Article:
Scale rakes are long and stiff, which makes them ideal for getting deep under long fur. Cats with long, flowing fur need brushing at least every two days.

Here is a highly rated shed rake available on Amazon.

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Short-haired cats do well if you start with a bristle brush. This can loosen some of the hair trapped near the skin, causing irritation.

Short-haired cats with a double coat can get by with slightly fewer brushes than long-haired cats, and those with a single coat can get by with even less. However, it's important to maintain regular grooming sessions, especially this time of year.

You can find one highly rated bristle brush on Amazon here.

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For cat hair of any length, it's a good idea to use a straighter brush. These have smaller bristles and are great for collecting cat fur before the house blows.

It will help grab the hair that you removed with other brushes.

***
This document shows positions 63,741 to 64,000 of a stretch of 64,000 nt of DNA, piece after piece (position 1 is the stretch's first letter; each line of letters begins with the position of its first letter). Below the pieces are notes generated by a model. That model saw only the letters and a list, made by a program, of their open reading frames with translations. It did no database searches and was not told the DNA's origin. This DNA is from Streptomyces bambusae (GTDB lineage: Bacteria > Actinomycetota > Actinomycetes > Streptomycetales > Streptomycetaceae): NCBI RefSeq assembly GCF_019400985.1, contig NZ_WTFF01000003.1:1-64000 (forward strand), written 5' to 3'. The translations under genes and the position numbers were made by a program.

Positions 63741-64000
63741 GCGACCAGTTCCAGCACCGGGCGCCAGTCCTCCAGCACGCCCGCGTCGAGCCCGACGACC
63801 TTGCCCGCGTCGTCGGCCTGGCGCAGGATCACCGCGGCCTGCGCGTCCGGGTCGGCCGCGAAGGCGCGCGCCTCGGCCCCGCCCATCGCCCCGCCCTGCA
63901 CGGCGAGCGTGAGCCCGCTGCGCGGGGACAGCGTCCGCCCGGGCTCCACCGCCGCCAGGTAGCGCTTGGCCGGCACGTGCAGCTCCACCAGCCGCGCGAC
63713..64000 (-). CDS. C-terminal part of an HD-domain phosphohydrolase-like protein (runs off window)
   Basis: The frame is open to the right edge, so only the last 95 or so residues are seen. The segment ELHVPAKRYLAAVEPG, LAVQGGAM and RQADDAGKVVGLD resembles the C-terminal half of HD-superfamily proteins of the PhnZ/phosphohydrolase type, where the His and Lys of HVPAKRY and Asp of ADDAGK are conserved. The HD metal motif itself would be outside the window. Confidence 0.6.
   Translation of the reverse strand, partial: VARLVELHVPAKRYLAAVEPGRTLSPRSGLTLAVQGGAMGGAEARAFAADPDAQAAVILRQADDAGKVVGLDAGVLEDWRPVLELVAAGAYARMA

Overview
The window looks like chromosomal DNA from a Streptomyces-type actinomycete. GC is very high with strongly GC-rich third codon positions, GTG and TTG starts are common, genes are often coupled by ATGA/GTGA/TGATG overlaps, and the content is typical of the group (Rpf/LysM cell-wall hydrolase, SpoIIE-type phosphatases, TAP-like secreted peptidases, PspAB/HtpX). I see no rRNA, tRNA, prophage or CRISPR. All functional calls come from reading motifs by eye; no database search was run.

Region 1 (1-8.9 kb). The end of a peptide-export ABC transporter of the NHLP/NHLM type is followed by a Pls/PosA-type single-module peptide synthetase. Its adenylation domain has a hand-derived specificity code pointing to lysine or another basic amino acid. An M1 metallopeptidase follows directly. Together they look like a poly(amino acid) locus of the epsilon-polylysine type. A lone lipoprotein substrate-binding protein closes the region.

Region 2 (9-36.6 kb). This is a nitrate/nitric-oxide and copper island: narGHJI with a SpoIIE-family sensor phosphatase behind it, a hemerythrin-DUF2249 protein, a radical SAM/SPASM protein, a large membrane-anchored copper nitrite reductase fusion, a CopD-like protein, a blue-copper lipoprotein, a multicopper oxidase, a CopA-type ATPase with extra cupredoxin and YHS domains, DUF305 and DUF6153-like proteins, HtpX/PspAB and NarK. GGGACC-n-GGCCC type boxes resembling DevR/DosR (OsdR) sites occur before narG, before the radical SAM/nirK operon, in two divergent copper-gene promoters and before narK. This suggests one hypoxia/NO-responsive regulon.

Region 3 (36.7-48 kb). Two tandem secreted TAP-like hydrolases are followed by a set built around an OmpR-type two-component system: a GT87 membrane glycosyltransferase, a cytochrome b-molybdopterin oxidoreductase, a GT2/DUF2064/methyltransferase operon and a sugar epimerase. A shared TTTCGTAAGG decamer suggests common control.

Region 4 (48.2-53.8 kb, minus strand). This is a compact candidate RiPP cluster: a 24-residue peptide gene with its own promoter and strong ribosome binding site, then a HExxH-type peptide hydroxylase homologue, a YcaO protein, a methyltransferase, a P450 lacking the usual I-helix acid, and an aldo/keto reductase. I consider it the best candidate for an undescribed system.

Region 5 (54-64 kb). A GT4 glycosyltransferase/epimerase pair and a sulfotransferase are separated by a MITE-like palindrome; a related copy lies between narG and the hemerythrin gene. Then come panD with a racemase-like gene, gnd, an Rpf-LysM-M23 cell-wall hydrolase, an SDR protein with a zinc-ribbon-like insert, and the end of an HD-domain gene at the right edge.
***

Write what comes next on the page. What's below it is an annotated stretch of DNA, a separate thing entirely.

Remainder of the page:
You can find A great slicker brush on Amazon here.

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Brushing helps keep your cat's fur and skin healthy by removing dead hair, matting, or knots that can rub and cause injuries or hot spots where infections can develop. You can also collect the fur before your cat puts it in your house.

If you brush your cat, everyone wins.

Lint rolls are your friends

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It is especially important at this time of year to have an army of lint rollers available. This will help you get out of the house without looking like you've hugged a werewolf.

Keep a couple by the door and have a couple in the bathroom so guests can dispose of the fur that has built up on them when they visit. Lint rollers can save you some embarrassment when you leave the house, and your allergy friends and co-workers will thank you if you don't sneeze.